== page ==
There came a surprising, unexpected phone call early this year, It was an invitation to join four other women in celebration of the International Day of the Woman. The ladies all work in the automotive and motorsports industry and all that was expected of us was to talk about our daily lives, each a different journey in male-dominated professions.

I’m ready at the drop of a pin to talk up land speed racing, but jabber on about myself? Not so much. It was the same for the other gals as well. Not a mantle we easily picked to carry.

This March 8th gathering took place at the Larz Anderson in Brookline, Massachusetts. It is America’s Oldest Car Collection and while the place carries a man’s name, Isobel Anderson was as good, if not a better driver, than her husband. She would have to be better, think about all the clothing “baggage” a gal was required to wear back her day. And the girl was a society taste-maker to boot, so dressing well was required, not optional.

This live storytelling event was billed as “Women’s Motormouth” A Vehicle of Human Experience and I was privileged to share the stage with  Samantha Briody, Sally Dawson, Dawn Hayes, and Jody Perewitz.

In the audience of some 150 people was Tim Baer, who writes for the the Motorcyclist’s Post.  Tim was kind enough to allow me to post his report here and it includes some short bios of each of the gals. Read his report here: http://www.landspeedproductions.biz/wp-content/uploads/Motormouth2018.pdf

What hit me afterwards was that one of the gals had yet to be be born when I began my motorsports career running around the country racing jet cars in the mid 1970s. Listening to each of these woman was a joy. Every one of them spoke with conviction and purpose, it was clear they enjoyed what they did and when you are happy in your labors, most often you are also good at what you do.

Dawn came to her path through abject tragedy and has stoically taken sadness and brought joy to thousands by teaching them how to safely ride a motorcycle. Sally Dawson owns and operates her own auto repair shop. Guys work for her! Samantha is a service writer at a dealership, who even at her tender young age, has amassed a respectable brain trust of info to get her clients, in and out of the shop deftly. And then there is Jody. Most would be impressed with what this gal does 9 to 5 at her dad’s custom motorcycle shop, but when you mention that she throws a leg over two-wheelers on the Bonneville Salt Flats and has set numerous records. . ., eyebrows rise exponentially.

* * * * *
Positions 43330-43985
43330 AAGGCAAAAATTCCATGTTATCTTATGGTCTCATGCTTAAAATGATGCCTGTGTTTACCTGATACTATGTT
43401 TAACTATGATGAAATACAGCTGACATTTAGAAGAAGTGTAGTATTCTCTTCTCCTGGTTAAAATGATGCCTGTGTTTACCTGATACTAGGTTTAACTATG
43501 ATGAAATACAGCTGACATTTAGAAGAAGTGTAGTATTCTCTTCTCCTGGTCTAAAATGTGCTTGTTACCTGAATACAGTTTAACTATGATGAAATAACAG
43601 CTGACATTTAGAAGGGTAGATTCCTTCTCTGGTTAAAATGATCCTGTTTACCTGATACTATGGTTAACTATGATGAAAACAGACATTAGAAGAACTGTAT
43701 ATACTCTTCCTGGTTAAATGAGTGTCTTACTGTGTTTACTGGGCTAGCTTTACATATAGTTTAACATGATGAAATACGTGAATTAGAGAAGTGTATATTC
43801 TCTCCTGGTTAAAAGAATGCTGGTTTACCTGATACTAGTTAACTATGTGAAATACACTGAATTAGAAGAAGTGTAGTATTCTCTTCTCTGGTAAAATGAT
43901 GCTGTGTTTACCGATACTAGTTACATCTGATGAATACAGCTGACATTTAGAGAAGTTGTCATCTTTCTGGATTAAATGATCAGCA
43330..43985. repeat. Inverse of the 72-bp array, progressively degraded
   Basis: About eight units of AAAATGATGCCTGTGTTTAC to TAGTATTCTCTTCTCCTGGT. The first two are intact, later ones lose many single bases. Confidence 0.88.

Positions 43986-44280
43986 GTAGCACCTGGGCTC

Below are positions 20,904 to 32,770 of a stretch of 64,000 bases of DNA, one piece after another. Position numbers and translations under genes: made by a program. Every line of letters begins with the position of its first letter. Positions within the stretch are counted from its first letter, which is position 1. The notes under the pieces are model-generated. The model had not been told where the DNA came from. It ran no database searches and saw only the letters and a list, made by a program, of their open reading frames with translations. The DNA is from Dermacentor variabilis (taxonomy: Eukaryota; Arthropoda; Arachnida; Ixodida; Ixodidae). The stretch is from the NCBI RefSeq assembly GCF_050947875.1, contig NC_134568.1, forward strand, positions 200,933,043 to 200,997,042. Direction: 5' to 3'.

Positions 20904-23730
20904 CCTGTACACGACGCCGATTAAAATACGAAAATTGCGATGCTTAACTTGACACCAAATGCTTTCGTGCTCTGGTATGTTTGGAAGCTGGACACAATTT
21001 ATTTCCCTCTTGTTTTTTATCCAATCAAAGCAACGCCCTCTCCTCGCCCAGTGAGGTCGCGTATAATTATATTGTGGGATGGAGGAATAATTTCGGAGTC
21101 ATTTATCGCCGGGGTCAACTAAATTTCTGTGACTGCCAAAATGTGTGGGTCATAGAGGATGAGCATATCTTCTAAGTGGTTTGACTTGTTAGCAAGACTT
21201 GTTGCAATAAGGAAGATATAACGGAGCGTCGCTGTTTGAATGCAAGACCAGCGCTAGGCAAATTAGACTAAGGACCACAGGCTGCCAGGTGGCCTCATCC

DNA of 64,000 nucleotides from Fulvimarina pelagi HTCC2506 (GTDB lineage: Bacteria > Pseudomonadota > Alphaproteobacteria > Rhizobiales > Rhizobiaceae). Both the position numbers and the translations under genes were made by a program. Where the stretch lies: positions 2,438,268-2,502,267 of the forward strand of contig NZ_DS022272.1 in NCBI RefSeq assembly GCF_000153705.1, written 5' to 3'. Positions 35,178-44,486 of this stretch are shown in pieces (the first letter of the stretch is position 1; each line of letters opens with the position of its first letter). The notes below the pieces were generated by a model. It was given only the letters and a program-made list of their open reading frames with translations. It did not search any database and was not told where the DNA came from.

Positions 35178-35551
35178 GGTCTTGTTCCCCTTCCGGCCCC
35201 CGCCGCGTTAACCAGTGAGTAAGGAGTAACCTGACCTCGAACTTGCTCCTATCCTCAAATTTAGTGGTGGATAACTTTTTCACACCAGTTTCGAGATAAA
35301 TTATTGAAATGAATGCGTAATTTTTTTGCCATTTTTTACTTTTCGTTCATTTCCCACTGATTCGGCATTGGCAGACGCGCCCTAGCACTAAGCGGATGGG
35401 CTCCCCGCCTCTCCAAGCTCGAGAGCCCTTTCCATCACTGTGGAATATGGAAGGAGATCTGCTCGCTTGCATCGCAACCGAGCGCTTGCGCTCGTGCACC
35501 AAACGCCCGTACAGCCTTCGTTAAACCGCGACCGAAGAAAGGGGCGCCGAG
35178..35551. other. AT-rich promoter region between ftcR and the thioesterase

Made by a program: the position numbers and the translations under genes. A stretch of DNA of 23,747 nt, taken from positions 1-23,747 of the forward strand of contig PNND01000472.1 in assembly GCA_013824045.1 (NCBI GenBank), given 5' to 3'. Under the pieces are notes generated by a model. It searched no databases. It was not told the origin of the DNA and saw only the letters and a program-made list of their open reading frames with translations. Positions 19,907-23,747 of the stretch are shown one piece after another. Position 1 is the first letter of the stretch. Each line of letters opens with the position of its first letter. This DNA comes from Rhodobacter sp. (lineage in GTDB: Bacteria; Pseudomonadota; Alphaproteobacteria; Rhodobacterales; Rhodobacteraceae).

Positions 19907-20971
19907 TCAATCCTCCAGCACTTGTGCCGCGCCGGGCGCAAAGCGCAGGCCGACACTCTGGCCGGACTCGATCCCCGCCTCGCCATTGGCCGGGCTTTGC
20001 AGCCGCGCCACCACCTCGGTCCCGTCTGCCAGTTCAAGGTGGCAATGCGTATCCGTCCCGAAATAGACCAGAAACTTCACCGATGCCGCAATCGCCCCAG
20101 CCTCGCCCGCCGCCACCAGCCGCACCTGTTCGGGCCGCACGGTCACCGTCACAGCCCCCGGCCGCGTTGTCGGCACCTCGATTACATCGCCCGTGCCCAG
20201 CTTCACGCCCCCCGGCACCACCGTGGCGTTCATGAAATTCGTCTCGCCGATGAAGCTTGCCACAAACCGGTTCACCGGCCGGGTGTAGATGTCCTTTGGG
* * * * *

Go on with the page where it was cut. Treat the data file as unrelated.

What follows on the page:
The message? I think I speak for all of us when I say, ignore the naysayers, if you want it, go get it, whatever the career you desire. Girls, ladies, know this: there isn’t car, bike, or truck that knows what gender is at its controls. The machine will simply respond to input. Be your best and time will take care of the rest.

Carbinliner leaves Bonneville starting line

Age is superfluous at Bonneville. Young or old, it is all the same: wide-eyed wonder of a regal place constantly swirled with a riot of color, cackling thunder ripping out of homebuilt metal magic and the indescribable feeling of being so incredibly lucky to be there, to take part, to bear witness to the heart of motorsport still so pure and so welcoming.

 

You marvel that it exists at all.

That’s what coming to the Bonneville Salt Flats for the first time does to most everyone. It doesn’t matter what you might have read, heard, been told or watched, the real deal is a gargantuan knockout. Some freely admit this while others pretend not to be affected.

Oh, but pity those liars in denial for they rob themselves of pure joy, of being immersed in the saline speed dimension. Such people remind me of some teenagers that are so wrapped up in image and showing off the latest trendy thing that life’s most important parts rocket past them.